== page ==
“Activate your followers, don’t just collect them like stamps.” – Stacey Kehoe – founder of Brandlective Communications Ltd.
There’s no doubt that social media for non-profits is here to stay, but depending on the size of your organization, it can be just “one more thing” that has to be taken care of. Here are some considerations to take into account between your development and marketing/communications team (and a few pointers to prevent things from going wrong).
Budget Although social media is certainly more economical than using traditional media such as print, radio or video, some budget should still be allocated. For example, for a small team, using Hootsuite, Loomly or a similar service may be more economical than allocating staff time. Regardless, for special events such as galas or charity runs, a staff member or trusted volunteer should be onsite to manage and post in real time.
It’s not about us – it’s about them Some charities fall into the trap of just talking about themselves, rather than recognizing the real subject – the donor(s) or sponsors who made the project or event possible.
Social media is just not for special occasions I’ve recently observed a charity that has a great story to tell, but has gone silent after two or three random tweets (after an 18 month silence). Lack of consistency means followers will quickly lose interest and turn their attention (and perhaps their donations) to a charity that is constantly providing impact stories. Likewise, if you suddenly start a flurry of tweets on Giving Tuesday or the day before your next gala, your followers will feel manipulated.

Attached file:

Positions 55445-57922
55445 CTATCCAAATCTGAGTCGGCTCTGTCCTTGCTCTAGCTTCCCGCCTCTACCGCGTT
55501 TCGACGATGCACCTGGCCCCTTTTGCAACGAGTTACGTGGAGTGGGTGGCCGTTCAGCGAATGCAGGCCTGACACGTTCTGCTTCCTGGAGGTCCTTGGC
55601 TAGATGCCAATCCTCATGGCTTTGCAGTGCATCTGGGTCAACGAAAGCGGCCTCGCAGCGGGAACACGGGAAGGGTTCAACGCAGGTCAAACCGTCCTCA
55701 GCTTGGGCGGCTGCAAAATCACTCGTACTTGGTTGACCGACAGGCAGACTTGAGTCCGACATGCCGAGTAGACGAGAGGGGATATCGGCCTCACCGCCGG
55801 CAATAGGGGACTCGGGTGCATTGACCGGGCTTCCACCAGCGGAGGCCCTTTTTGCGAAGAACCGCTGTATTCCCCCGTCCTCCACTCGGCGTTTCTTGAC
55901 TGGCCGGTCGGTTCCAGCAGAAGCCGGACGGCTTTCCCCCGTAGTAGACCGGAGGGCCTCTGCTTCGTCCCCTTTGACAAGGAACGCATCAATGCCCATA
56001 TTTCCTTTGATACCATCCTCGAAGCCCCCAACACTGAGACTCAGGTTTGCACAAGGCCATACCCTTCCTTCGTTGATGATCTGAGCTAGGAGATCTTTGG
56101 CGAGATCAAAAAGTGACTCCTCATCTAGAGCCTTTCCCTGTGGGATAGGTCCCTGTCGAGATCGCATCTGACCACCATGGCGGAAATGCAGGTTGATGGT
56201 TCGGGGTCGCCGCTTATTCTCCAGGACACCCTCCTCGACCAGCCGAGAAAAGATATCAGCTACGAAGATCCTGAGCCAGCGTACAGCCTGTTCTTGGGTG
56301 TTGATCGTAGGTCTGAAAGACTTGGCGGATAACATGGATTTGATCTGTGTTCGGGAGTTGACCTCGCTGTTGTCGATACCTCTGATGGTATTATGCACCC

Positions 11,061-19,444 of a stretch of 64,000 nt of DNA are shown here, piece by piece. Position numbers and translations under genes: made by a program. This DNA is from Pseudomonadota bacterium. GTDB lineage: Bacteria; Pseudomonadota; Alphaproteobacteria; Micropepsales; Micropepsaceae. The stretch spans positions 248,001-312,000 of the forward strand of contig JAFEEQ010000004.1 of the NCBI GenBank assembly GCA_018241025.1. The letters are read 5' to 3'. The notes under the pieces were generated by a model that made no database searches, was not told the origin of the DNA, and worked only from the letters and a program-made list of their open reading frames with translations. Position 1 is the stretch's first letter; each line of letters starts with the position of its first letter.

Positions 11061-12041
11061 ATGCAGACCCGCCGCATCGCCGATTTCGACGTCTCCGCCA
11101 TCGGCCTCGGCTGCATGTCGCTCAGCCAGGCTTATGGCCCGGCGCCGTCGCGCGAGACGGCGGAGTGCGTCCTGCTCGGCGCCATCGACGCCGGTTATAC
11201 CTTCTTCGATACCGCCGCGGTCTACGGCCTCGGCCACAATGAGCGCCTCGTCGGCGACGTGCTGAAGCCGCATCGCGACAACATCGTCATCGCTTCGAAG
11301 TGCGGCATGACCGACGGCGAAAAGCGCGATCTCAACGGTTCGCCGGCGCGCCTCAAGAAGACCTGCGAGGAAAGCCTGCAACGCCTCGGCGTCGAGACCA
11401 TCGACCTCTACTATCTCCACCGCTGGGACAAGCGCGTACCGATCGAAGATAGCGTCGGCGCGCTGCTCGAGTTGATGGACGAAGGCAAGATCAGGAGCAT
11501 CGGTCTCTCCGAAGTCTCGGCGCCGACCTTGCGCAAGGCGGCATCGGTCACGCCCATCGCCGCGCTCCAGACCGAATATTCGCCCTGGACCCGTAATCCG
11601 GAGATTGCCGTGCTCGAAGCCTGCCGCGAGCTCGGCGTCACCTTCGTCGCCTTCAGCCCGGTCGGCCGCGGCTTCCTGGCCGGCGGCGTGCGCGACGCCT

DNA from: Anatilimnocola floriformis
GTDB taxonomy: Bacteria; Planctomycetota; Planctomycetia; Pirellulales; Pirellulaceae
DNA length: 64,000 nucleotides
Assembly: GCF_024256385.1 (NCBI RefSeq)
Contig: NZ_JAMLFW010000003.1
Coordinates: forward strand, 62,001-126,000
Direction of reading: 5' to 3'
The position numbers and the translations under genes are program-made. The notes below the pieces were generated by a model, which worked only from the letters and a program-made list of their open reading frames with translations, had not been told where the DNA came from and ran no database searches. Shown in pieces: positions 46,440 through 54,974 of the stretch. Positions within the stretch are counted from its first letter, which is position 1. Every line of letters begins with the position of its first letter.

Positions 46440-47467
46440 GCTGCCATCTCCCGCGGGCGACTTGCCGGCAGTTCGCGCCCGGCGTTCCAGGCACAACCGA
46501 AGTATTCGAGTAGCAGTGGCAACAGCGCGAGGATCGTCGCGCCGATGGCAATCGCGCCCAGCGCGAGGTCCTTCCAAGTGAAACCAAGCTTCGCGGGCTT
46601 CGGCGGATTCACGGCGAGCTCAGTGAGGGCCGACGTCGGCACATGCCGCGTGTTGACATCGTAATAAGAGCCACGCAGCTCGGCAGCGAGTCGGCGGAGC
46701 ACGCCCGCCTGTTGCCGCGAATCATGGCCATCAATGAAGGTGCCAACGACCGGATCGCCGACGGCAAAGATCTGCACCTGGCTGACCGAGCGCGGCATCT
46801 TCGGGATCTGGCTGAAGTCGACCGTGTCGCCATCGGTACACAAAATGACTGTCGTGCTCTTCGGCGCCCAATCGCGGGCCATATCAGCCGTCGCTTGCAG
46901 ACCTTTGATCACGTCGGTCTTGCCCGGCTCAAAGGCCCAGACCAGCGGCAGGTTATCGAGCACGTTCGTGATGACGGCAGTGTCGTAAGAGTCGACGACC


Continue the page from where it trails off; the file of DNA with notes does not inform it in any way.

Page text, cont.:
We’re here! Standing out in a crowded social media universe, especially if your cause is one of a number raising funds for similar causes (cancer for example), is not easy, so there’s a need for creativity with a Twitter/Instagram handle that is unique but memorable. Twitter alone has over 320 million users, so try tricks such as adding underscores or adding your location to stand out. The same rules apply for hashtags – be memorable, check to see if they are already used, and make sure they are easy to remember (and spell).
Social media is not stakeholder communications At our charity, we implemented a donor survey earlier this year, and found out that only one-third of our constituents follow us on Facebook, with smaller numbers following us on Twitter. More traditional forms of news are still our norm although we do use social media extensively for storytelling, contests and much more. https://twitter.com/PSF
You’ve been tagged A photo can go viral for the wrong reason and can be very difficult to remove. A good example of this took place earlier this year when a tweet appeared showing pre-peeled oranges at Whole Foods – resulting in the #orangegate hashtag when the astute photographer commented: “if only nature could find a way to cover these oranges so we don’t need to waste so much plastic on them.” 8 million views later, a no-doubt sheepish Whole Foods acknowledged the error of their ways!
Lack of staff commitment Social media is meant to be shared. The more staff you have posting or reposting among their own networks, the better. Working as a team demonstrates commitment and that reflects well among your followers. Another caveat. If they are switching between work and personal accounts, ask them to doublecheck the account before posting. Although their vacation pics or political rants might be fine on their personal account, it could be embarrassing on your public one!
And one last piece of advice…
Pride of authorship When in doubt, check with a colleague before posting. For example, I sent a draft of this article to a fellow fundraising friend whose opinion I value and she provided excellent feedback. Fundraisers and marketing staff sometimes have different takes on the same message; a quick poll can help avoid embarrassing viral moments later!
Margaret has been a fundraiser since 2001 and is currently Manager of Annual and Planned Giving for the Pacific Salmon Foundation. She often manages social media for local sporting events in her spare time.